Wednesday, December 30, 2015

New York adopts new attorney discipline rules

From the New York State Office of Court Administration:
The new rules, which provide for a harmonized approach to the investigation, adjudication and post-proceeding administration of attorney disciplinary matters were approved following public comment and upon recommendation of the Administrative Board of the Courts. They will be promulgated as Part 1240 of the Rules of the Appellate Division (22 NYCRR Part 1240) and will take effect in July 2016.

The rules announced today are comprehensive in scope, and set forth a uniform approach to the full panoply of issues in attorney discipline, including: standards of jurisdiction and venue; appointment of disciplinary committees and staff; screening and investigation of complaints; proceedings before the Appellate Division; rules of discovery; the name and nature of available disciplinary sanctions and procedural remedies for further review; expanded options for diversion to monitoring programs; reinstatement; and confidentiality.

The new rules are available here.

Monday, December 21, 2015

New York State Constitutional Convention Boot Camp

In 2017, New York voters will decide whether to authorize a convention to consider revising the New York State Constitution. The New York State Bar Association co-sponsored a "boot camp" for reporters on the issue on Dec. 7.

While intended for journalists, the boot camp offers valuable information for everyone interested in the state constitutional process.

View a video of the boot camp here.

Thursday, December 17, 2015

Report: Gov. Cuomo vetoes transparency laws

Glens Falls Post-Star:
Gov. Andrew Cuomo over the weekend vetoed two laws intended to strengthen the Freedom of Information Law process but issued an executive order to expedite the process of receiving government documents, but only for state agencies.

Blair Horner, legislative director of New York Public Interest Research Group, said it is odd that Cuomo vetoed the measures when Robert Freeman, executive director of the State Committee on Open Government, recommended both measures in the state agency’s annual report...

Public interest advocacy groups and newspaper editorial boards advocated for both measures...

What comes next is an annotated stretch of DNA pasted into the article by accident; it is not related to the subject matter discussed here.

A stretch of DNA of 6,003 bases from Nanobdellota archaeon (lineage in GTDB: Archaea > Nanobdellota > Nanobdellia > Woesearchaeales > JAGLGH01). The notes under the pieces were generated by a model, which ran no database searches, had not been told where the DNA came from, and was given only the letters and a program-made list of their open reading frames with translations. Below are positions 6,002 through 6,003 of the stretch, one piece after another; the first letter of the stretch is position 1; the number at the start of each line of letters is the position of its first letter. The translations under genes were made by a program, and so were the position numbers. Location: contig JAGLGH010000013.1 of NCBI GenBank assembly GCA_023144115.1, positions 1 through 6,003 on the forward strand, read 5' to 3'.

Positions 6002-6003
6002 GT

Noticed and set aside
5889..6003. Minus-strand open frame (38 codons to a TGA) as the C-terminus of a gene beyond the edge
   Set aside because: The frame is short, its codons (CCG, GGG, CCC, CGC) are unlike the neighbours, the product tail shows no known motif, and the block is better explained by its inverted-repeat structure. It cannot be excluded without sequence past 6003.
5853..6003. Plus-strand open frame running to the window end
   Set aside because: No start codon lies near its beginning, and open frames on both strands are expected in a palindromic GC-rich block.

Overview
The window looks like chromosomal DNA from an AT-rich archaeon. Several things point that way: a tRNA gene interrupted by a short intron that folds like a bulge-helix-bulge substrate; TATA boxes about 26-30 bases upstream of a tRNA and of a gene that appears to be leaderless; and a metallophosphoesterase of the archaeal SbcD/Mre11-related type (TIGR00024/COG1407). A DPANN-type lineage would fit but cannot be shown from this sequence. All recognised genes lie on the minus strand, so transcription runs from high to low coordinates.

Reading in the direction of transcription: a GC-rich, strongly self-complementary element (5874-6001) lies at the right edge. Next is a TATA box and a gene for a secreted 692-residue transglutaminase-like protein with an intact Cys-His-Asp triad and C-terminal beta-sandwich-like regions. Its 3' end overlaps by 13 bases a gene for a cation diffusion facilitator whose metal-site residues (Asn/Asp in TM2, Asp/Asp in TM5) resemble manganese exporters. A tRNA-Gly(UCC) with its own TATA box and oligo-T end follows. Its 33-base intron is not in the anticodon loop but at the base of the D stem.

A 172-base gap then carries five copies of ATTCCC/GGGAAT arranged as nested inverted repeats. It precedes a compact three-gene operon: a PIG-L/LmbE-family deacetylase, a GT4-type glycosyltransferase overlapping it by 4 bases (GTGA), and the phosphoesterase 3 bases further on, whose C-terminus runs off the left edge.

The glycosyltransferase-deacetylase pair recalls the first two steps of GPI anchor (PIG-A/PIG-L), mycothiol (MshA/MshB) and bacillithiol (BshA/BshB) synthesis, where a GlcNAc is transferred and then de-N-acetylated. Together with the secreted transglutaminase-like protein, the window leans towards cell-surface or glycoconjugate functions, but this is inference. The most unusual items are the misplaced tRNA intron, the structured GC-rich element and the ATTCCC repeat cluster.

The Freedom of Information Law guarantees public access to government documents and records, with certain specific exceptions.

One of the bills the governor vetoed would have required state agencies to pay legal fees and court costs when a court rules that documents have been withheld without a reasonable basis...

The other bill Cuomo vetoed reduced the time public agencies have to appeal a court decision on access to public records — from nine months to two months.

Cuomo on Saturday issued an executive order that requires state agencies to file notice of an appeal, settle the record on the appeal and file a legal brief within 60 days.

Wednesday, December 2, 2015

Notice of Public Hearing: Town of Ovid Proposed Local Law No. E of the Year 2015

The Town Board will hold a public hearing at the Ovid Firehouse, 2136 Brown St Ovid, NY 14521, at 7:00 p.m. on the 9 day of December, 2015 in relation to Proposed Local Law No. E of the Year 2015, Town of Ovid, County of Seneca, State of New York: “A local law Repealing Local Law No. 2 of the year 2015."

The text of the proposed local as introduced is as follows:

Section 1. Local Law No. 2 of the Year 2015, “a local law to override the tax levy limit established in General Municipal Law §3-c,” which local law was duly passed by the Town Board on September 9, 2015, is hereby repealed in its entirety as unnecessary.

Section 2. This local law shall be effective upon its filing with the Secretary of State.

More more on the proposed local law, click here.